There was warmth to the sound in this combination that I hadn’t anticipated. The sound was engaging, romantic in a way, but with good presence and detail. There was a kind of forwardness in the sound (especially in the mid-to-upper frequencies), but it was never off-putting as it was supported by a combination of musical body and nuanced detail in the low frequency region. It sounded gracious, I suppose.
This is what surprised me. I expected something different. Before I had even set the speakers up I anticipated an aggressive, edgy sound. In fact, while listening to this first configuration I realized that I had come to the project with previously unacknowledged biases about what the speakers were going to sound like. My assumptions were very different from what I was actually hearing.
I had chosen the T2000 as the first amplifier because I thought it would be the best fit with the speakers. And while it was very good, in the end, of the three amplifiers I used, it was not the best sonic match. However, the breakdown of my own expectations over the course of my time with this combination became a key part of my total Ref3A experience.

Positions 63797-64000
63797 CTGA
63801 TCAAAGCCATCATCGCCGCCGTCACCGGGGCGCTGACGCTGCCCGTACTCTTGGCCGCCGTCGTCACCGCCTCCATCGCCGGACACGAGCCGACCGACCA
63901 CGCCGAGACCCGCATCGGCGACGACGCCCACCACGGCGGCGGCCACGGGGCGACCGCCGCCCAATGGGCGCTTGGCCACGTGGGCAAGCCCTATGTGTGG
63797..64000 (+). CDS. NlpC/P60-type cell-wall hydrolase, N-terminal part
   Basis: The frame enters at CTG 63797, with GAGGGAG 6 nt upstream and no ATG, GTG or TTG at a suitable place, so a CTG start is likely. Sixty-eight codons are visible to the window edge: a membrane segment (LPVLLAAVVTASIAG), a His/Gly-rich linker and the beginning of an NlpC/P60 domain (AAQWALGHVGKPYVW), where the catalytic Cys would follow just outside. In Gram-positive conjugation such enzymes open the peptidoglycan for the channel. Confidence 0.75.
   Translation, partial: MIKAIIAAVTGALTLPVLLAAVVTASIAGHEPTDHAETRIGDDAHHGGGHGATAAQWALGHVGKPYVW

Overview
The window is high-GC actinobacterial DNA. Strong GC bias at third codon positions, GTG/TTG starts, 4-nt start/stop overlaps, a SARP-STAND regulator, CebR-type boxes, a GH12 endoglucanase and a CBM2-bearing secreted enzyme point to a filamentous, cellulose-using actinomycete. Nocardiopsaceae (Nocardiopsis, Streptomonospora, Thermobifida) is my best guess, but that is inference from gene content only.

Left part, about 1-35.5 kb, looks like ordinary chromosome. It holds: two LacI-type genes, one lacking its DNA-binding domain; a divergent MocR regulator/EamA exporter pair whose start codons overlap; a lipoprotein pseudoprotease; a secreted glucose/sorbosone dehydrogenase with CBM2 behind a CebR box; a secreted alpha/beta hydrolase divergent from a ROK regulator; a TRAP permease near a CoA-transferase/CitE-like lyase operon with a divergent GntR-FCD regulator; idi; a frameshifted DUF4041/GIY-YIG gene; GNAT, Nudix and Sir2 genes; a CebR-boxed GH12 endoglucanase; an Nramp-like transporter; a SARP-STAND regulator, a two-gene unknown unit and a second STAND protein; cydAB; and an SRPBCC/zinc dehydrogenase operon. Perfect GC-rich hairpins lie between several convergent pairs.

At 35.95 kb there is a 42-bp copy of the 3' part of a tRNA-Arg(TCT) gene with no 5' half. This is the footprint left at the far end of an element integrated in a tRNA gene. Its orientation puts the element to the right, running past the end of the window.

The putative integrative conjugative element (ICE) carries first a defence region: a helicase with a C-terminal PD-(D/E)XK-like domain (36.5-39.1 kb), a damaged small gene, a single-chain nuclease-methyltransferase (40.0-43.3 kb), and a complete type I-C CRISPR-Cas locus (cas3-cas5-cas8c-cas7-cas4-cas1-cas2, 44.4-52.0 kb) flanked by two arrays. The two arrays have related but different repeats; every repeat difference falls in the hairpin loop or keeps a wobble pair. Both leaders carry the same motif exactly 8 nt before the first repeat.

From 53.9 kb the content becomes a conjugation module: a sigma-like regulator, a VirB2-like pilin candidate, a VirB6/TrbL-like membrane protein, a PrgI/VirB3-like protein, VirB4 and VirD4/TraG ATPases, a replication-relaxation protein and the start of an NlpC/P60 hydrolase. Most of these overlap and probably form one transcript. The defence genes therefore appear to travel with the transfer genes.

For the second amplifier I switched to the 300-watt per channel Bryston 4Bsst2 solid-state amplifier (using the Nagra Jazz I reported on last year for THFR as the preamp). Here was another surprise. I was worried, or had anticipated, that this would be a poor sounding combination. I thought it would feel aggressive in the upper frequencies and would be overly bloated in the bass region, losing coherence. Negative, I know, but I was skeptical. It wasn’t any of those things. The combination sounded great: Dynamic, refined, enveloping.